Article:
written by Blain Newport on Saturday, 19 May, 2012
I'd heard that Assassin's Creed 2 fixed many of the initial game's problems, so I gave it a whirl this week. For me the game was an improvement, but still felt very repetitive.
Maybe I'm just burned out, but the traversal and combat felt even duller than I remember them. I would let out a groan every time my next mission objective was halfway across the map because that meant another few minutes of my life wasted. Supposedly you need to stay on your toes so the guards don't attack you and so you can spot hidden treasure, but the guards are never a serious problem and I had over a quarter million excess florins by the end of the game.
The charms of the story were similarly lost on me. The characters felt lifeless enough that I didn't care what they were going through or want to piece together any of the silly sci-fi conspiracy surrounding them.
For me the star of the game was the setting. I was fortunate enough to get to visit some of the game's locations some years ago. Here are a couple comparison shots.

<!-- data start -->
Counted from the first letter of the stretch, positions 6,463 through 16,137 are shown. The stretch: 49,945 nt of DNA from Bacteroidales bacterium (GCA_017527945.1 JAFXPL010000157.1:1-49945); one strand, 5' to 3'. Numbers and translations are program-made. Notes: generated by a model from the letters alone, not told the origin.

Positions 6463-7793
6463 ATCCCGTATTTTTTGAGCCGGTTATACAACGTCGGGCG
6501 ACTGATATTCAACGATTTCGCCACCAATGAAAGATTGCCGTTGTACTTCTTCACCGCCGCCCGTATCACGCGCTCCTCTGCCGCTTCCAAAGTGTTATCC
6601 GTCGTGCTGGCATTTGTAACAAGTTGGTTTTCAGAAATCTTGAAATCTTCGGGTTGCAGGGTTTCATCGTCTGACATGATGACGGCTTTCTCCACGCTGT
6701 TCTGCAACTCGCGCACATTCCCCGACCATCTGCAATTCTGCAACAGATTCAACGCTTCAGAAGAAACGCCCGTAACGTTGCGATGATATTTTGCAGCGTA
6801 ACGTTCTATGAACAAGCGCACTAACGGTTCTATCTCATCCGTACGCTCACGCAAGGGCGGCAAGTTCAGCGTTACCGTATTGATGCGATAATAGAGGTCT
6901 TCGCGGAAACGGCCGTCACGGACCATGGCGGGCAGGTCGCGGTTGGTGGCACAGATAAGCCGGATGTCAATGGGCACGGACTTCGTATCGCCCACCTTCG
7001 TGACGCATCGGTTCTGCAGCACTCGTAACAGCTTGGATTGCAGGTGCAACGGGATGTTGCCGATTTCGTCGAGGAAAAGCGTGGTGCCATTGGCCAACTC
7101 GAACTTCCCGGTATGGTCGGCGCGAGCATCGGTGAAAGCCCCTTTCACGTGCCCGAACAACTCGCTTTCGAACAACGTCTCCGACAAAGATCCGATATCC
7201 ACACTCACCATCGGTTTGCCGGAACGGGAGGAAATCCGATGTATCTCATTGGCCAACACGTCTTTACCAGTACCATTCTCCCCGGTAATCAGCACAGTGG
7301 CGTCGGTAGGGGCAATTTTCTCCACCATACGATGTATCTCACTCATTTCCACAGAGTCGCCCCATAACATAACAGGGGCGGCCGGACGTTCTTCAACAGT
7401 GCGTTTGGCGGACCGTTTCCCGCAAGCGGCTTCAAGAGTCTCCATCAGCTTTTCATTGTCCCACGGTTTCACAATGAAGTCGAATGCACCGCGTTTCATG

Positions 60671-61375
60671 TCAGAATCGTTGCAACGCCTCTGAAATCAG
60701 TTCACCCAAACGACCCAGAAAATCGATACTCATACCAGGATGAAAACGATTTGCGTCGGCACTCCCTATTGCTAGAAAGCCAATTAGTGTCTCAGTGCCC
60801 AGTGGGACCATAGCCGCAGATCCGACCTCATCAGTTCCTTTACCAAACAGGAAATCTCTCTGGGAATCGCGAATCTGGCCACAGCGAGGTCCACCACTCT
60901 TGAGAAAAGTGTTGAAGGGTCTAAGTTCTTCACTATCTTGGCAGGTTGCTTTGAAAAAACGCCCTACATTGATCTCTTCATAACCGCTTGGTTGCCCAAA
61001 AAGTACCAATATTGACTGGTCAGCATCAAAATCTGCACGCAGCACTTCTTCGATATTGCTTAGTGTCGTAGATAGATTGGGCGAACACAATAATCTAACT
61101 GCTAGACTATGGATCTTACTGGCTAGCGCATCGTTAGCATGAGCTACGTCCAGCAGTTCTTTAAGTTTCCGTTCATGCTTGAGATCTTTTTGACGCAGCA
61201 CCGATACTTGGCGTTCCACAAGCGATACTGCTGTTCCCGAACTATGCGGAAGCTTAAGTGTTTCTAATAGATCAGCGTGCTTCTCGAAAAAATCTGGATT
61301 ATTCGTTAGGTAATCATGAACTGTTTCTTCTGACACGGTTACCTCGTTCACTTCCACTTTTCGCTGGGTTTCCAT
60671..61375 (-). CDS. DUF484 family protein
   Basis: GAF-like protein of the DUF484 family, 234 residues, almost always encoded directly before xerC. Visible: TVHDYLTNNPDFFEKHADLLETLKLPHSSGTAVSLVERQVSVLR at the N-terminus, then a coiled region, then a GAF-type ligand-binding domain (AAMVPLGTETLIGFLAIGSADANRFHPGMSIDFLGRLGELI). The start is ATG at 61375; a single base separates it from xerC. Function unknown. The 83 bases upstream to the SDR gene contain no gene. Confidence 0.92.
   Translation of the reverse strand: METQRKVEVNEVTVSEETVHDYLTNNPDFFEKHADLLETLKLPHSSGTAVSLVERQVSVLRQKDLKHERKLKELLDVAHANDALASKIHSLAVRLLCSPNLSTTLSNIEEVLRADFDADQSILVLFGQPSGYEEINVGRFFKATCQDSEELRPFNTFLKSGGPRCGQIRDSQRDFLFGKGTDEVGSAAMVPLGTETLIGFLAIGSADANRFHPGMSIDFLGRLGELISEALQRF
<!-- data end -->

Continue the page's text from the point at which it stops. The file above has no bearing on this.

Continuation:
This is the Duomo of Florence, the city's largest cathedral. There's a tower next to the cathedral, which is where this picture was taken from.
Here's a similar picture from higher up inside the game's version of the tower. They didn't model the interior all the way down. The cathedral looks similar enough to give the right impression, I think.
Here's the game's ground level view of the tower and the cathedral. The bench the player is sitting on isn't actually there in real life. In fact, I think he'd be sitting in the middle of the street in real life.
As you can see, if the player is sitting basically in front of the tower, where he's sitting should be empty space. There are a lot of reasons you can't have that in a video game. For one thing, that much open space is uninteresting from a gameplay perspective. If the guards are chasing you, there's not much to do with a big open space except run. Also, big open spaces mean drawing a lot of buildings at once, which can be a performance problem.
That said, I missed the Baptistery, the smaller building that sits in front of the cathedral in real life. It predates the cathedral by two hundred years and has amazing bronze doors by Lorenzo Ghiberti that Michelangelo said were suitable to be the gates of paradise. I was told that Michelangelo wept when he saw them for the first time. I suppose the developers had their reasons for not including the Baptistery. But I remembered those doors from my trip and was looking forward to seeing them. I mean, they're pretty awesome.